Determination of Ethnic Variation in Infant Nasolabial Anthropometry Using 3D Photographs: Implications for Bilateral Cleft Lip Nasal Correction

Cleft Palate Craniofac J. 2022 Jun;59(6):693-700. doi: 10.1177/10556656211024470. Epub 2021 Jun 16.

Abstract

Objective: We aimed to assess significant ethnic variabilities in infants' nasolabial anthropometry to motivate variations in surgical correction of a synchronous bilateral cleft lip/nasal anomaly, specifically whether a long columella is a European feature, therefore accepting a short columella and/or delayed columellar lengthening suitable for reconstruction in ethnic patients.

Methods: Thirty-three infants without craniofacial pathology (10 African American [AA], 7 Hispanic [H], and 16 of European descent [C]), ages 3 to 8 months, presenting to the Johns Hopkins All Children's general pediatric clinic were recruited. Four separate 3D photographs (2 submental and frontal views each) were taken using the Vectra H1 handheld camera (Canfield Imaging). Eighteen linear facial distances were measured using Mirror 3D analysis (Canfield Imaging Systems). Difference between ethnicities was measured using analysis of variance with the Bonferroni/Dunn post hoc comparisons. Pearson correlation was employed for interrater reliability. All statistical analyses were carried out using SPSS version 21.0 (IBM Corp), with statistical significance set at P < .05.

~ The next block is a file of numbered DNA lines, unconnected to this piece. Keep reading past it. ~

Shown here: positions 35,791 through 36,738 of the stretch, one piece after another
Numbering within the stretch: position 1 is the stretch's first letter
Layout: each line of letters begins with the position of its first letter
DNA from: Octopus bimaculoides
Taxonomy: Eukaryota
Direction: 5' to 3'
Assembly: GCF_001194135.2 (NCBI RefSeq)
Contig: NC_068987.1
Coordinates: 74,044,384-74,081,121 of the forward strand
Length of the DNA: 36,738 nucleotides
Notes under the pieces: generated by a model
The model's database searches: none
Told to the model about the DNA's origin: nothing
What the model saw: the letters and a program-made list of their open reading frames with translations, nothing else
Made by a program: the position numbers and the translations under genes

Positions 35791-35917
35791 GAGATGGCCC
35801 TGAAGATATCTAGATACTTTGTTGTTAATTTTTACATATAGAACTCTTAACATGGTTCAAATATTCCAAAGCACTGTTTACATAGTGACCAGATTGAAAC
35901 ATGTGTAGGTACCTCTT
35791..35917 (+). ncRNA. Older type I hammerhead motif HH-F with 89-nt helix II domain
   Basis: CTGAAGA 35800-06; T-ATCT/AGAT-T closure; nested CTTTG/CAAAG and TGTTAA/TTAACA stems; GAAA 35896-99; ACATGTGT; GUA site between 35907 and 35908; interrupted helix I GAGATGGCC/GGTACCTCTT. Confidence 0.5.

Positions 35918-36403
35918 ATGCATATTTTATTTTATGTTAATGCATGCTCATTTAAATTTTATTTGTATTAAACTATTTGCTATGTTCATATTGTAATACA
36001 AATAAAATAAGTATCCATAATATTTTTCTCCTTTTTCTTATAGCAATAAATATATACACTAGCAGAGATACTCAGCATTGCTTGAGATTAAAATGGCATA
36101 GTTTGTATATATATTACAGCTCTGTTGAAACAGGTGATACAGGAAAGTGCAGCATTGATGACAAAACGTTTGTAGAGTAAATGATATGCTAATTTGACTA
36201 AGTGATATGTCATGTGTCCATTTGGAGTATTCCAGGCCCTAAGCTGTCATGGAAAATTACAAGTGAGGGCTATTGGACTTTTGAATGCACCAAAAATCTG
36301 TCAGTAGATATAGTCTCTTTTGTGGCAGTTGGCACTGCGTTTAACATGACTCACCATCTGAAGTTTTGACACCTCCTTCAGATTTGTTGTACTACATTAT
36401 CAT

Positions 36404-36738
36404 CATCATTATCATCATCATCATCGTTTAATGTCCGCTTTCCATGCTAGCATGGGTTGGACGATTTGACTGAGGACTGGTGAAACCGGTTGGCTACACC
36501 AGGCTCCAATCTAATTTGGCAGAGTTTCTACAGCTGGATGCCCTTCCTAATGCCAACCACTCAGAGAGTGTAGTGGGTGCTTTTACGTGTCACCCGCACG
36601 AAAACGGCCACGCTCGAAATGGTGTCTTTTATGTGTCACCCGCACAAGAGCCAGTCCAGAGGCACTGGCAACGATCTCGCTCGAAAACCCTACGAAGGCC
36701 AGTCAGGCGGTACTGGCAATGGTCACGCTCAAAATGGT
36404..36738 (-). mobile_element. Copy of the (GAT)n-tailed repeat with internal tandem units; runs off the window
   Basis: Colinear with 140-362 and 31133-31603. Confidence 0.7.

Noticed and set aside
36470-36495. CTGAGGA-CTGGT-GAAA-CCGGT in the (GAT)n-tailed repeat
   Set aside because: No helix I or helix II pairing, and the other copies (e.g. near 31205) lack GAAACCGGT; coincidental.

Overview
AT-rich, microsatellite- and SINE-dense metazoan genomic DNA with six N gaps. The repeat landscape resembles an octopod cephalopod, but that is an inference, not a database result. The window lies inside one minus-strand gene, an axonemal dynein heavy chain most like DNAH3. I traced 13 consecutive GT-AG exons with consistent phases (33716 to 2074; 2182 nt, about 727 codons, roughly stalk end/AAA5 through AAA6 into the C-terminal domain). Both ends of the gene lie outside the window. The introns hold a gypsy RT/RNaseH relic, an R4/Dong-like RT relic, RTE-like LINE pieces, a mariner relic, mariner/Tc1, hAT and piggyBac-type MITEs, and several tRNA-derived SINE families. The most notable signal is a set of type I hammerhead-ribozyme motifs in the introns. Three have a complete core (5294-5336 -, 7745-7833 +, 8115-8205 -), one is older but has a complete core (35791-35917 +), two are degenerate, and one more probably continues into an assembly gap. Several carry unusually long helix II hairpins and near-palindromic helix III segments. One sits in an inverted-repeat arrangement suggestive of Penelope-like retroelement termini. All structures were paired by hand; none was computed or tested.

Results: Nasal projection (sn-prn) and columella length (sn-c) did not differ significantly between groups (P = .9). Significant differences were seen between ethnic groups in nasal width (sbal-sbal [C-AA; P = .02]; ac-ac [C-AA; P = .00; H-AA; P = .04]; al-al [C-AA; P = .00; H-AA; P = .001]) and labial length (sn-ls [C-AA; P = .041]; sn-sto [C-AA; P = .005]; Cphs-Cphi L [C-AA; P = .013]; Cphs-Cphi R [C-AA; P = .015]). Interrater reliability was good to excellent and significantly correlated for all measures.

Conclusions: African American infants exhibited wider noses and longer lips. No difference was noted in nasal projection or columella length, indicating that these structures should be corrected during the primary cleft lip and nasal repair for all patients and should not be deferred to secondary correction.

Keywords: anatomy; anthropometry; craniofacial growth; facial growth; facial morphology; genetics; nasal morphology.

MeSH terms

  • Anthropometry
  • Child
  • Cleft Lip* / diagnostic imaging
  • Cleft Lip* / surgery
  • Ethnicity
  • Humans
  • Infant
  • Nasal Septum
  • Nose / abnormalities
  • Nose Diseases*
  • Reproducibility of Results